Very good analysis; the "protest party" idea runs deep out here in the hinterlands, upstarts abound who want to "take on" the leader and when that gets old, the party itself; it's starting to look like Lord of the Flies at this point (which, by the way, none of these "convoy" guys would have read, or understood if they had; the quality and calibre of the participants has definitely deteriorated with this "freedumb" contingent to the point that the Q-Anon shaman is the only "true conservative." )
A common thread that probably brought the UCP together at the time and might again was the outrage and contempt for women daring to presume they could be "players" in this game and it's not just the usual juvenile resentment for "mother" being the tiresome wet blanket for the boys' fun; it's active excluding misogyny.
The cheering thing for us reasonable adults, us progressives, is that the chickens have come home to roost so to speak, as Max says in the article, with a braying Boilievre being a serious contender. And fortunately Rachel knows well to stand back and give the UCP enough rope to hang themselves, which they probably will. The drama Max speaks of might more rightly be called "dramedy" i.e. entertainment for all of us but a death knell for the conservatives. It brings to mind the saying that "politics is show business for ugly people," a perfect description of what conservatives have become.

@ Tris, that's an interesting comparison between delusional semi literate convoy freedom shouters and screamers and 'Lord of the Flies.' I am reminded of Rutger Bregman's 'Humankind' where he determined that there is more evidence for human co-operation and community-building amongst groups in times of genuine crisis than the small civil war portrayed in the book.

He cited the real Lord of the Flies incident in the South Pacific where eight boys in their early teens in an Anglican school on the island of Tonga borrowed a boat and got blown away by a storm to a small, uninhabited island 500 miles from Tonga. They fished and gardened and established a rudimentary governing structure, including peaceful dispute resolution techniques and genuine compassionate 'social assistance' for one boy who fell and broke his leg, causing the other seven to share duties feeding him for several weeks. They built a small peaceful society over almost a year before they were discovered by an Australian fisherman.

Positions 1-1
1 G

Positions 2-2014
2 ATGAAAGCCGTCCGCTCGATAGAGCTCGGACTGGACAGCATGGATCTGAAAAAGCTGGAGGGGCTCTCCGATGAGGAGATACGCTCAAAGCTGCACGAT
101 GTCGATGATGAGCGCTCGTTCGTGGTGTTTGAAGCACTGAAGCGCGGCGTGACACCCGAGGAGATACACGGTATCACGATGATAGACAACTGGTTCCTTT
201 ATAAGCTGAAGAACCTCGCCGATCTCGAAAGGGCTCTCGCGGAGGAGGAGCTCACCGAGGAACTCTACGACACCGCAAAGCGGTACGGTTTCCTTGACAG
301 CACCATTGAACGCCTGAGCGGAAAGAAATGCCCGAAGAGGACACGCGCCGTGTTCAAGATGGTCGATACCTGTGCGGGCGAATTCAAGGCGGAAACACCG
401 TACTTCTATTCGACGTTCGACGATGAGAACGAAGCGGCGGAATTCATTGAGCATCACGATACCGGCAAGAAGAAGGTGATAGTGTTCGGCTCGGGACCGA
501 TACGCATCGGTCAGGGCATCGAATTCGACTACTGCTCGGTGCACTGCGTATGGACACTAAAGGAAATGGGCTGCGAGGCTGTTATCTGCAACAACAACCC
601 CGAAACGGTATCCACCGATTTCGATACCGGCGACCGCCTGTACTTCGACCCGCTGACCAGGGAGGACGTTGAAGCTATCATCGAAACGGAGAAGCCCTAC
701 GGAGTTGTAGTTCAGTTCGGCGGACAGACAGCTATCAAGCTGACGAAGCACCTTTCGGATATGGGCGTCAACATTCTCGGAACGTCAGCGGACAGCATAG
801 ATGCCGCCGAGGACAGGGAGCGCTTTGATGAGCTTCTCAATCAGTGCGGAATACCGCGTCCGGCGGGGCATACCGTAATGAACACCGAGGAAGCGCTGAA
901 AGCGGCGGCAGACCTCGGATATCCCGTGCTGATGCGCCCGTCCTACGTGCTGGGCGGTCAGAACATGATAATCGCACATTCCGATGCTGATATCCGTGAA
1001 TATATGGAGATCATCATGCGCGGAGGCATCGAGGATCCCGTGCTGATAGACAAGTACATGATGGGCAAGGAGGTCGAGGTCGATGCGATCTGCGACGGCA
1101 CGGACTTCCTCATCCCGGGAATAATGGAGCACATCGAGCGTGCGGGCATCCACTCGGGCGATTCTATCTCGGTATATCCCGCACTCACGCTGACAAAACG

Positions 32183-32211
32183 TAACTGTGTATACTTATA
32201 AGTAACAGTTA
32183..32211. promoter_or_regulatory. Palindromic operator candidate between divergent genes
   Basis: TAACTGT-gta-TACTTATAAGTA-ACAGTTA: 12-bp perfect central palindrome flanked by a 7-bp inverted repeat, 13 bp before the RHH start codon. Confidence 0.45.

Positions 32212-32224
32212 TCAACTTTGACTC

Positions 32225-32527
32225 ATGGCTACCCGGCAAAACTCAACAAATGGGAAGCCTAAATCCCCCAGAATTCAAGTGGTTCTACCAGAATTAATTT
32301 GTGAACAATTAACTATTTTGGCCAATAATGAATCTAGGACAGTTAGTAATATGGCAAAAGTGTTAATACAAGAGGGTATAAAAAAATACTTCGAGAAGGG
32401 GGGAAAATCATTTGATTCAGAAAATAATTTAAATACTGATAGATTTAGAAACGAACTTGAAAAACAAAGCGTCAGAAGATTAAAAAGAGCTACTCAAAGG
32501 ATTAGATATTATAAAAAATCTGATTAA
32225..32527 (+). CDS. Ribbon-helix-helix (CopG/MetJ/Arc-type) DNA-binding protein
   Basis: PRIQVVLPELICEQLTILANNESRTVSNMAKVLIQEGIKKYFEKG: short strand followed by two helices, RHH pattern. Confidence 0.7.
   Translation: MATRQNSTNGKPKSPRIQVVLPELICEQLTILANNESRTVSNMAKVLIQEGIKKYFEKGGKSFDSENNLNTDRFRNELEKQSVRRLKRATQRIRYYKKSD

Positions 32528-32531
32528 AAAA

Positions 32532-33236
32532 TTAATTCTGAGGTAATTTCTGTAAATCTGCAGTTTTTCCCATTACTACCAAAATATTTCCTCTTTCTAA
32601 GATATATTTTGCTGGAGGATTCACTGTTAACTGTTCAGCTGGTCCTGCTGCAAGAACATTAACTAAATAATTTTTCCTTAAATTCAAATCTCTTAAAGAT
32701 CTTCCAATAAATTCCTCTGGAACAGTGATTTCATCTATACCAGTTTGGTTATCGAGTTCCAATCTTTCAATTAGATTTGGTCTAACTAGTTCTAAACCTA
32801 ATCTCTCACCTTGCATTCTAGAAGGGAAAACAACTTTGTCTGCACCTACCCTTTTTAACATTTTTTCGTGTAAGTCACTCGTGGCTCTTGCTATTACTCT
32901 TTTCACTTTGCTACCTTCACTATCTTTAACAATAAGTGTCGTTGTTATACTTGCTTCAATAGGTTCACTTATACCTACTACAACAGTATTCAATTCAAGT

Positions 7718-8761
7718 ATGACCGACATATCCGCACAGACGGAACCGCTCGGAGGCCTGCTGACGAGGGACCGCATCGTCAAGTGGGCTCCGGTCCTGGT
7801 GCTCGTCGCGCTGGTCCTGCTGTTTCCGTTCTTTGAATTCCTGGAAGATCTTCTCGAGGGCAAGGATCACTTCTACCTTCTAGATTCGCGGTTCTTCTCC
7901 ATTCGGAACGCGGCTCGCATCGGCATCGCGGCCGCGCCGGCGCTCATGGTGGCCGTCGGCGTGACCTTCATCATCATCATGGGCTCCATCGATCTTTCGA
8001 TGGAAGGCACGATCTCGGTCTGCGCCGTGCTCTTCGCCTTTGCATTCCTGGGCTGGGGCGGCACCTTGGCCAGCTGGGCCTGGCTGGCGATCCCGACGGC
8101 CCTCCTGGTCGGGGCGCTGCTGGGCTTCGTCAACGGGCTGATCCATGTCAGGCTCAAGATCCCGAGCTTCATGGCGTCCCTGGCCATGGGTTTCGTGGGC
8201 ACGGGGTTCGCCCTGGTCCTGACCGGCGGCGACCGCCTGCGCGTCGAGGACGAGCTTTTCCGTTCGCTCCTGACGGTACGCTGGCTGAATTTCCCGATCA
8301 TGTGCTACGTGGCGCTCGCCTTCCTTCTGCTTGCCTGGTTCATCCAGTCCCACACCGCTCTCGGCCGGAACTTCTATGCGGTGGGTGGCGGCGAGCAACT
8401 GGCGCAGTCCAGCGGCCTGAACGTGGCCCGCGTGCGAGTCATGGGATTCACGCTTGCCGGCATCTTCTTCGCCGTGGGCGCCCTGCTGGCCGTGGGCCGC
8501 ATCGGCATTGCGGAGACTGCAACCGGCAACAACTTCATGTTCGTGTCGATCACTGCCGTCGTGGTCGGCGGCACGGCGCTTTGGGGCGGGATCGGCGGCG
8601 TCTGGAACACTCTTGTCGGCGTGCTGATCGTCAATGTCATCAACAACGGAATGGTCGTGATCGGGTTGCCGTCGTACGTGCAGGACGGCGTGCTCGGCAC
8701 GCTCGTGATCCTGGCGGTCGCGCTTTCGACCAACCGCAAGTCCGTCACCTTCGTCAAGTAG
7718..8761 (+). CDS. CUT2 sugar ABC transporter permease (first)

The media narrative prefers the fictional, negative Lord of the Flies over the boring real thing. This, of course, helps explain the profitable existence of Fox News and the National Enquirer.

Interesting and thanks for that more encouraging perspective; I didn't know there was an actual incident that the book was based on.
It reminds me of another argument in defence of socialism that is somehow required at this point (?!), which is that it is how we survived as a species for gods' sake, it's why we're still here, and trying to expunge it is likely to ensure our annihilation, which is why I feel real hatred for conservatives and their ilk (perfect word somehow.)

Mind you, it's a bit early to count NDP chickens. Fractious or not, leadership races concentrate attention on the party having the leadership race. They tend to get a poll bounce from that. And high oil prices are good for incumbents in Alberta, no matter how incompetent, vicious, and ham-fisted. Notley better be ready to shaft whoever comes out of that contest good and proper.

What did you think of her view on the Alberta Court of Appeal? Very disappointing on the climate change front I thought, not to mention kind of superfluous in the current political "climate," polarized i.e.

It doesn't matter who leads Alberta's party of the right. They will still be beholden to the same oil industry that purchased the previous forms of the party long ago, lock stock and barrel. There will still be a divide between rural, fringe separatists and the urban petroleum business class elite. On oil, the NDP and the UCP are agreeable siblings with powerful parents who dictate policy (royalty levels, environmental regulation ...).

Jason Kenney is just a footnote in Alberta's history. Funny how that happened to a former member of the Laurentian Elite during Harper's Dark Decade, who then became a member of the bombastic Rock Mountain Elite.

Consistency is that Kenney, by whatever combination of factors he failed to win sufficient endorsement from the party he created, probably doesn’t believe he is defeated. But a work-in-progress cannot work forever if it doesn’t progress: in this sense, success—of which he’s had notable ones, from being rewarded chairmanship of the Nation Citizens Coalition to getting elected one of the Commons’ youngest MPs, and on to accepting federal cabinet portfolios before uniting the shattered Alberta right, becoming that party’s leader and winning its maiden campaign—cannot really substitute: Kenney is either a prospective politician, incomplete, or one who never progressed, despite his successes, and now stands, perhaps, incomplete for good. The fact that he is staying on as interim leader and premier attests that he rather sees himself as the former—that is, not yet complete, either by way of provincial or even federal prospects: if the CPC leader, whomever chi is, but especially if it’s Poilievre, will be summarily turfed if chi doesn’t win power—whenever that contest might be, given the current minority situation—and Kenney just might jump out of the bushes to contest that leadership, as many have speculated he has planned all along. But if he’s as consistent as he’s been since dropping out of University , he won’t be much changed, in spite of the many lessons he might have learned along the way. In that sense, at least, he is quite conservative. In other words, he’ll keep faith in himself to overcome this damning assessment: he took a splattered polity, won a landslide victory with a brand new party and was dumped by his own party only three years into his first mandate.